said roller guide assembly further comprising an arching handrail with a left bend at left terminal end and a right bend at right terminal end;
said terminal ends of said arching handrail are movably affixed with a pair of rope loop bolts to respective left and right ends of said downwardly bowed innermost rail;
said roller guide assembly further comprising a central section of which is a roller guide;
curved ends of said roller guide are movably affixed with a pair of belt loop bolts and a pair of guy bars to respective left and right ends of said downwardly bowed outermost rail;
wherein the other ends of said pair of guy bars are movably affixed via said pair of rope loop bolts with a pair of knobs to said bends at said terminal ends of said arching handrail, respectively; Said foot vehicle comprising a carriage;
affixed to the underside of said carriage is a pair of right and left bridge plates with a pair of small friction-reducing wheels affixed to said right and said left bridge plates;
a friction-reducing member is placed between a revolving platform and said carriage; said revolving platform is located on top of said carriage;
wherein a set of said small friction-reducing wheels are inserted in the undersides of a pair of cradles, wherein said pair of cradles are rotationally affixed atop of said revolving platform via small pivot bolts;
wherein fronts of said pair of cradles of said foot vehicle are movably affixed to said roller guide by a right set of rollers and a left set of rollers, wherein said right set of rollers are connected to each other via a right short bar and said left set of rollers are connected to each other via a left short bar;
said foot vehicle movably rests on said downwardly bowed innermost rail and said downwardly bowed outermost rail with said pair of small friction-reducing wheels which are affixed to said left and said right bridge plates;
wherein gravity urges said foot vehicle to centers of said downwardly bowed outermost rail and said downwardly bowed innermost rail;
said right set of rollers is being hinged and connected to said left set of rollers via a transverse bar; wherein the ends of said transverse bar are joining upper ends of a right hinge and a left hinge that are affixed to said fronts of said pair of cradles, respectively, thus harnessing said foot vehicle via an air cylinder attached at one end to a midpoint of said transverse bar;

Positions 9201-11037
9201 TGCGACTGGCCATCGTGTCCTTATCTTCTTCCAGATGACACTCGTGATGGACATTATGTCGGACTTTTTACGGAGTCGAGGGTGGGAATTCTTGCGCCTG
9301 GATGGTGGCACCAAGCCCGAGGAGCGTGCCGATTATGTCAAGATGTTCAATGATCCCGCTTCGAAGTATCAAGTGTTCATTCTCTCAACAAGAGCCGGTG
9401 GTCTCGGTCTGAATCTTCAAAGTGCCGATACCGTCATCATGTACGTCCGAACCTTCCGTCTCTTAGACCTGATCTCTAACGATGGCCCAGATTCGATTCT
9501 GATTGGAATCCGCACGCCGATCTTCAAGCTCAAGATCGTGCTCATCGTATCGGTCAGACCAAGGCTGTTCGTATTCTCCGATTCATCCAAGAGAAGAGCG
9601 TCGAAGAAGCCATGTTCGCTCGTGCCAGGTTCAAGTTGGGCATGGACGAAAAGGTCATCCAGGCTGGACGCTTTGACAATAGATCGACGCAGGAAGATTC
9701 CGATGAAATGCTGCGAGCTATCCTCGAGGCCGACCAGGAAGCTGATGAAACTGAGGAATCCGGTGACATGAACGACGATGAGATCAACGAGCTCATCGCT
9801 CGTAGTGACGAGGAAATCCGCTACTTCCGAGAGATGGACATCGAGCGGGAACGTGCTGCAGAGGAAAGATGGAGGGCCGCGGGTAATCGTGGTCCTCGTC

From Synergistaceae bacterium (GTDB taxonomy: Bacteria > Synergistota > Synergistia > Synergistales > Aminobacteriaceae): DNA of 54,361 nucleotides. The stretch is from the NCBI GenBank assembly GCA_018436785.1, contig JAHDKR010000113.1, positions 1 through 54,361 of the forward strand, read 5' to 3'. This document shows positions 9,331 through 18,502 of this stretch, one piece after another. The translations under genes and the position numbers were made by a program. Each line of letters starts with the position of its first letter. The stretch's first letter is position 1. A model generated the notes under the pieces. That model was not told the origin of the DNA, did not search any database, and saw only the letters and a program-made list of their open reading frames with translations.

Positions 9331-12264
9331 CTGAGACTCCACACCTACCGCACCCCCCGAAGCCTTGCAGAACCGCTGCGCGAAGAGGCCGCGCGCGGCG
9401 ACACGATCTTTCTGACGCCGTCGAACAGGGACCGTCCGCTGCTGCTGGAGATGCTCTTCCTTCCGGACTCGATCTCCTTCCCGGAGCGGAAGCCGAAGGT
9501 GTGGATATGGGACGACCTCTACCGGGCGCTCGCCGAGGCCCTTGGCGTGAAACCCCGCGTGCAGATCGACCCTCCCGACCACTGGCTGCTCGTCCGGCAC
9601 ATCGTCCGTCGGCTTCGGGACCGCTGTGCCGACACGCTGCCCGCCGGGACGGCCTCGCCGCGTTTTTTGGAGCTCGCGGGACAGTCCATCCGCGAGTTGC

wherein said air cylinder is attached at the opposite end to a midpoint of said base training support.

2. A skiing simulation device as in claim 1, wherein said foot vehicle is additionally urged to the centers of said downwardly bowed outermost rail and said downwardly bowed innermost rail by resistance members attached at one end to a long pivot bolt affixed to the underside of said carriage;

said resistance members pass over left and right pulleys that are affixed to an arcuate pulley holder and affixed at the ends to said left inner base curve and said right inner base curve respectively.

3. A skiing simulation device as in claim 2, wherein ends of said left inner base curve, said right inner base curve, said left front down curve, said right front down curve and both ends of said arcuate pulley holder have adjustment levelers.

4. A skiing simulation device as in claim 1, Wherein said foot vehicle further comprising:

a pair of wide U-shaped cradles each swiveling over said revolving platform, wherein said set of small friction-reducing wheels inserted in the undersides of said pair of cradles through short pivot bolts, wherein said short pivot bolts are placed through holes in said revolving platform; and
a footrest nested in each of said pair of cradles swinging laterally.

5. A skiing simulation device as in claim 1, wherein said right set of rollers and said left set of rollers with said right short bar and said left bar are detachable from said roller guide.

Referenced Cited

U.S. Patent Documents

5429567 July 4, 1995 Gerschefske et al.
6231484 May 15, 2001 Gordon
20060189454 August 24, 2006 Bull
20060247105 November 2, 2006 Baydzhanov

Patent History

Patent number: 7935033
Type: Grant
Filed: Dec 15, 2008
Date of Patent: May 3, 2011
Patent Publication Number: 20090176631
Inventor: Daniel Joseph Blessing (Cincinnati, OH)
Primary Examiner: Loan Thanh
Assistant Examiner: Shila Abyaneh
Application Number: 12/334,566

Classifications

Current U.S. Class: Alpine Or Towed Skiing (482/71); Involving User Translation Or Physical Simulation Thereof (482/51)
International Classification: A63B 69/18 (20060101);